Decluttering and Mental Wellness
I recently cleared out a storage unit that I’ve had for nearly eight years. It’s something I had intended to tackle for ages, yet consistently found excuses to put off. However, it was always in the back of my mind, and as the storage cost steadily increased over the years I felt a gnawing guilt to finally do something about it. So, I set a New Year’s intention to relieve myself of the unit and the majority of its contents.
The reality is, I honestly didn’t know what I had in there anymore. I had a vague idea that there was some furniture, random items from childhood (such as old report cards, worn out dolls, and crafts from kindergarten), as well as memorabilia from my previous lives that I didn’t want to revisit. After a week of mental preparation, I finally put on my yoga pants, poured a giant cup of coffee, and drove to the unit to face the situation with a warrior mindset. As I unlocked the storage space and my husband lifted the door, I instantly cringed at the amount of boxes. But I was more determined than ever to finally let go of those items I knew deep down that I didn’t “need” anymore.
My clear out ended up being quite productive, although time consuming. After several storage room sessions of sifting through boxes and dividing items into keep, donate, and discard piles, I quickly realized that over 80% was destined for the dump! There were some items that I took a sentimental moment with, like an old prom dress, which I knew I’d never have a use for again. So I’d briefly hold those items, enjoy the memory or take a photo, and then move them to the donate pile. I ended up keeping a few boxes of memorabilia and a hope chest, and that was it.
Overall, even though it was a huge task – mentally, emotionally, and physically – I felt an energy shift and my spirit felt lighter afterwards. It was a good practice in remembering the things that truly matter, such as memories and experiences, aren’t really about the physical items. I never even missed any of them while they were tucked away. They weren’t necessary to my happiness or wellbeing and created more of a mental and financial burden in the long run.
It can be easy to accumulate “stuff” over the years, and there may be times when it’s particularly hard to let things go. For instance, when you’ve lost a loved one it can be difficult knowing what to do with their things. You may feel emotionally connected to the clothing they wore, or items you know they loved. After my son was stillborn, I kept a container of his baby clothes tucked away in my garage for about 9 years. Prior to that, I had taken this box with me through multiple moves. I finally opened the box one day and realized that little mice had nested in it and ruined a lot of the fabric. It was sad to witness, but I was also finally in a place where I felt ready to part with them. I had kept a couple of his clothing items in a memory box in my closet, and I’ll always feel a sense of peace around having them. Yet, I was emotionally ready to let go of the rest.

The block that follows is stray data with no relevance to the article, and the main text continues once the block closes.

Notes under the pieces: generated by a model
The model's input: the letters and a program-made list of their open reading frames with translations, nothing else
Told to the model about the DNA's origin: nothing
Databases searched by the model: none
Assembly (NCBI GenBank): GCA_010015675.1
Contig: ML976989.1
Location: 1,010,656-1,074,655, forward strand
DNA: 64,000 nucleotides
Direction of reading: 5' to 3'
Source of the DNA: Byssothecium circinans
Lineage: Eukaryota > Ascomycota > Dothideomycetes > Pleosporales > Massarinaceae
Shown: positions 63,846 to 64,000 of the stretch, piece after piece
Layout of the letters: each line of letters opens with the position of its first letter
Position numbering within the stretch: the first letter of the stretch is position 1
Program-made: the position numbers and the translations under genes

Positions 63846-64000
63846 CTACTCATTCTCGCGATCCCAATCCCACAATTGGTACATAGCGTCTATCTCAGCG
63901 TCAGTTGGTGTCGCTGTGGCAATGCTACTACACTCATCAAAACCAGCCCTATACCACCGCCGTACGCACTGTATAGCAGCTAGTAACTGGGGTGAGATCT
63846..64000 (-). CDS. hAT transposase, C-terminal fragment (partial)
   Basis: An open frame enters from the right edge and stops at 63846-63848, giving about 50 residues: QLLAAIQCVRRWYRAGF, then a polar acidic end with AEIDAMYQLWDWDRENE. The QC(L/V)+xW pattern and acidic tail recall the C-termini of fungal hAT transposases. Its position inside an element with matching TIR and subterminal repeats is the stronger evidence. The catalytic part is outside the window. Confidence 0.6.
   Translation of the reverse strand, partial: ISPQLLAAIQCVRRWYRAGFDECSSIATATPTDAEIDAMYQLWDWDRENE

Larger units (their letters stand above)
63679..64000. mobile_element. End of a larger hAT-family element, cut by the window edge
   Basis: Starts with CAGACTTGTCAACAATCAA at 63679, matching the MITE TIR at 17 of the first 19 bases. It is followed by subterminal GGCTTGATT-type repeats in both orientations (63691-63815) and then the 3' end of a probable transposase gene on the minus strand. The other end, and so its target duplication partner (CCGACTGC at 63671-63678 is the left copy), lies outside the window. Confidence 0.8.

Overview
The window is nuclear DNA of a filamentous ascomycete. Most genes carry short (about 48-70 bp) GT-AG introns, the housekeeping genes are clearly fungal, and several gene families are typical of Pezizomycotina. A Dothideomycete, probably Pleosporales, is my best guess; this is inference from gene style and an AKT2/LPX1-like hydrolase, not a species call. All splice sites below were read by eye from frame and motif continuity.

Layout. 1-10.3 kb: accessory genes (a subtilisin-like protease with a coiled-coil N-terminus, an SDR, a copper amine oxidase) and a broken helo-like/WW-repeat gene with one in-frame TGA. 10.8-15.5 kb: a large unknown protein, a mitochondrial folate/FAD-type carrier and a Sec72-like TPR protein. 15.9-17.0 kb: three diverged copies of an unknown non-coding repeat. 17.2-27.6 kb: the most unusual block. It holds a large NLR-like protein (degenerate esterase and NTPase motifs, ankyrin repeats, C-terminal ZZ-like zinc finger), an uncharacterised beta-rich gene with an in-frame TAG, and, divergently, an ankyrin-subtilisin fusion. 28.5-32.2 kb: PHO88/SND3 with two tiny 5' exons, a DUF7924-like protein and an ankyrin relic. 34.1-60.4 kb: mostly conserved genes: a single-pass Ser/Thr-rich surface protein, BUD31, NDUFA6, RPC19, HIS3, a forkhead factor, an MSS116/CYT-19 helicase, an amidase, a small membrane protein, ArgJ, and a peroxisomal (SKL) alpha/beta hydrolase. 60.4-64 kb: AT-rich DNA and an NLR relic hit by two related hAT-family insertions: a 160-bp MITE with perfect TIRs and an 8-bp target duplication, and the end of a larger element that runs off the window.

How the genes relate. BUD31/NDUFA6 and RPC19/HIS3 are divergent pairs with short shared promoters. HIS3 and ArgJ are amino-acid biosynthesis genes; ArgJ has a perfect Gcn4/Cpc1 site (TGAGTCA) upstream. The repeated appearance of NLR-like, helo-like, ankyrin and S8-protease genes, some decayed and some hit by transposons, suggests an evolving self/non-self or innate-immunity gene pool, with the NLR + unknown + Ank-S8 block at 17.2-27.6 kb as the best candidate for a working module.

Tip: If you find that you have a lot of your loved one’s clothing and you want to hold onto some of it, a beautiful way to consolidate the fabric is to have it made into a memory quilt.
If you find yourself in the difficult space of sorting through a loved one’s belongings, or you’re at a time in your life when you’re ready for some decluttering, you may want to consider a support person. There are also professional services that help with decluttering and organization. Whether it’s a hired consultant, friend, life coach, or trusted family member, it can be comforting and reassuring to have someone there as you work through your feelings and belongings. Only you can know when or if you’re truly ready to part with certain things, and this should happen within your own unique healing timeframe.
My personal goal is to keep simplifying and looking closer at needs versus wants. But I’m also going about it gently and taking action in alignment with what I’m ready to release. Within my home, I tend to do a quarterly cleaning out process, when I’ll go through bins and closets to see what I can donate. It feels manageable to do smaller, more frequent purges, rather than let things pile up. It can be easier to do small bits consistently over time rather than waiting until it becomes overwhelming.
Whether clutter exists in your current living space or a storage unit, it has a way of taking up space in our mind, which can lead to additional stress and lack of mental clarity. So if there are things you’ve been waiting to clear out, consider taking those first steps. It can be as gradual as removing one item a day to start. Or it might begin with a phone call to someone who will help and support you. There can be many gifts in letting go of items that aren’t serving you in any way. I see it as making room for more peace and grounding, which is essentially an act of self-care. Just remember to be intentional as well as kind to yourself throughout the process. You may even end up feeling a lightness and freedom that you didn’t expect.